If your just dealing with the alarm/horn going off all the time, you can try disarming it when it goes off by putting the key in the ignition and turning it on and of three times ending with the last turn in the on position. This will stop the alarm from sounding.
If you have fuel coming out of the lines when you are cranking the engine then your fuel pump is working. You should only get a small burst of fuel when you first turn the key on and then nothing while the key is on, the ECU only tells the fuel pump to turn on when cranking and when it can see cam and crank sensor signals while the engine is running. The small burst of fuel you may or may not have experienced is only to prime the fuel rails. To test your injectors, you can buy what is called a "noid" light. They have them at most stores that have a good tool/automotive section, such as sears. You unplug one injector with the engine off, plug the noid light into the injector connector (harness side going to injector). Then start or crank the engine over and see if you can see the light pulse on and of very fast. You may need two people due to limited visibility while cranking the engine. Repeat this for the rest of the injectors. If you have an "ohm" meter, you can ohm check the injectors by disconnecting each one and touching the pins inside the connector cavity on each injector. The ohm reading should read between 5-20 ohms. I hope this info helps!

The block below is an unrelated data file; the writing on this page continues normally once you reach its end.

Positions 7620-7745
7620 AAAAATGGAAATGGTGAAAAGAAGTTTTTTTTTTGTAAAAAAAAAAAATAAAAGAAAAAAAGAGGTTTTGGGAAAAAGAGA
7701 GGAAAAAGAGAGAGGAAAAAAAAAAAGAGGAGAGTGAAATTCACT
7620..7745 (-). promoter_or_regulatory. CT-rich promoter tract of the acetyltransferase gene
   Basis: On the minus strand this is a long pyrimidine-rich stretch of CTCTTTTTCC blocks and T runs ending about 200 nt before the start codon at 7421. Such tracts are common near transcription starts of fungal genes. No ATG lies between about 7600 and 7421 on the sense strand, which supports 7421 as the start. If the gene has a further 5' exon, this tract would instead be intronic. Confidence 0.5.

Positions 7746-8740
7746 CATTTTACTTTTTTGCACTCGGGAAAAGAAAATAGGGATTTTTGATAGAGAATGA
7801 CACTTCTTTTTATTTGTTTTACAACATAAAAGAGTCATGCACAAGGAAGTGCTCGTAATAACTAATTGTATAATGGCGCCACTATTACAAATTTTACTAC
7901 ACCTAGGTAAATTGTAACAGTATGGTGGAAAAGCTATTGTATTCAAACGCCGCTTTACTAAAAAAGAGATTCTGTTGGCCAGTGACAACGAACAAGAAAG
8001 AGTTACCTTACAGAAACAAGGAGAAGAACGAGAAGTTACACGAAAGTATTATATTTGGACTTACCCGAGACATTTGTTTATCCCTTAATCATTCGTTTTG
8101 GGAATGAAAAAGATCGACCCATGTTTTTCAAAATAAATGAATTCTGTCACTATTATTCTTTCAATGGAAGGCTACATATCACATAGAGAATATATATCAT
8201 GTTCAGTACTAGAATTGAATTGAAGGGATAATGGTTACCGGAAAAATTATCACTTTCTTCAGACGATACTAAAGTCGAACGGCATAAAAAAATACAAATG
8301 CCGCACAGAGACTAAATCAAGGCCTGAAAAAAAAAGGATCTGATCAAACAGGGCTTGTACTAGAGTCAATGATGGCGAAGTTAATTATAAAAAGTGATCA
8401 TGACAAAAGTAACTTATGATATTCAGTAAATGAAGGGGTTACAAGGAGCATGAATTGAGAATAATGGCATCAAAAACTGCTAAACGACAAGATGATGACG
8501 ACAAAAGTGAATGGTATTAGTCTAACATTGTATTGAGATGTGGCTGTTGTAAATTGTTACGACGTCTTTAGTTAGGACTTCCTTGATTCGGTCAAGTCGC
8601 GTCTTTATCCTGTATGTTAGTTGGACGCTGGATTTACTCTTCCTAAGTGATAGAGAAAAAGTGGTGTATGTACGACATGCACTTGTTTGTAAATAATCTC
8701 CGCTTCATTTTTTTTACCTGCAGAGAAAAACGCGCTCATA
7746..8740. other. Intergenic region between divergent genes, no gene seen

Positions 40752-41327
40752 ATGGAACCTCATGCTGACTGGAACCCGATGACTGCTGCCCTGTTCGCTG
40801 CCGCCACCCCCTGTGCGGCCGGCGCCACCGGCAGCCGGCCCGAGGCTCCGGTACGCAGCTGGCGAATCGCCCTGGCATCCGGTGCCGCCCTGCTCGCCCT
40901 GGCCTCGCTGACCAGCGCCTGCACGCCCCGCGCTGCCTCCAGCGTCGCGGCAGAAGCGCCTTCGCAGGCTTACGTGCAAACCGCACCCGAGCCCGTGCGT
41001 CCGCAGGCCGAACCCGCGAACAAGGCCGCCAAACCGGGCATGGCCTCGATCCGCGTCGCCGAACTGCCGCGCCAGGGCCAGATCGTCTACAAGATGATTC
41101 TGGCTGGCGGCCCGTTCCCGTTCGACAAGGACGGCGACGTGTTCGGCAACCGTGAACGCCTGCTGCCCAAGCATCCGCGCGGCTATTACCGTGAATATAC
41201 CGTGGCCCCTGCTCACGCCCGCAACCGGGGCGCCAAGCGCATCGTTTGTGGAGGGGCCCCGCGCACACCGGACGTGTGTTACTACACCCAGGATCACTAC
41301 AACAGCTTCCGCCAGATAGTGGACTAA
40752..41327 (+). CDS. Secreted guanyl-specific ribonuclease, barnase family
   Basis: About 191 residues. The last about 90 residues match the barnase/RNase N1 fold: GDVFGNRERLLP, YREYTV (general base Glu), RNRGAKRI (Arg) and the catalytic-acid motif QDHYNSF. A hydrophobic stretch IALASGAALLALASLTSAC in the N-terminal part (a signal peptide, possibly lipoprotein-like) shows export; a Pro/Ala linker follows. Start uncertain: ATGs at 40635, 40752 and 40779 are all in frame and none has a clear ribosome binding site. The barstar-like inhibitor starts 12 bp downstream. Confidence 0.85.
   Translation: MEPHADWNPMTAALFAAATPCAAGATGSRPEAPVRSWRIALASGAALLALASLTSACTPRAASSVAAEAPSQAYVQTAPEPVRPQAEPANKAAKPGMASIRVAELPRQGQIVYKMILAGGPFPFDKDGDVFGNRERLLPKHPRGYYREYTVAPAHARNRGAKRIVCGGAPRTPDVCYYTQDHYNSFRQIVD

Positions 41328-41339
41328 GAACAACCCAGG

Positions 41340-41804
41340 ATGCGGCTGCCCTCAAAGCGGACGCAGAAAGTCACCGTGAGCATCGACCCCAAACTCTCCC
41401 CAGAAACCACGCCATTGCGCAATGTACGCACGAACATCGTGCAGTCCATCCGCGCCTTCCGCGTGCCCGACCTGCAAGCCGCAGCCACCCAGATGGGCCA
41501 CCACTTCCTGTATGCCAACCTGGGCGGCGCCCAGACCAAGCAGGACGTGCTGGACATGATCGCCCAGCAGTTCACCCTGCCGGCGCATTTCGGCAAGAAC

Seems as though you have a wiring problem if your injectors have no ground.
I suggest you check the wiring diagram to see how the injectors are grounded. If they are grounded by a common point on engine or chassis repairing or duplicating it should be straightforward but more complicated if both the injector pulse and the ground are provided by the ECU.
Start by removing the door panel then the switch.
The video below will show you how to remove the door panel and the switch.
The master switches on this generation of Legacy have been know to wear with age.
First inspect the mechanical movement of the window regulator behind the plastic water shield. This style of regulator uses a gear driven motor with scissor arms to lift the glass. Look for any damage to the gear or a possible jam. You might need small mirror and a flashlight to fully inspect the parts inside the door. The easiest electrical test is to jump the motor with a 12V power source and see if it runs. That should identify a faulty switch or motor.
If you need to replace the motor and or the regulator its a little more involved. I will gladly post that in another answer if necessary.
Lastly try the link below to locate a replacement switch if it is the source of the problem. Car Part com Used Auto Parts Markethttp://dgzmd7u6z2by7.cloudfront.net/partimage/WRG/1AWRG01938/large.JPG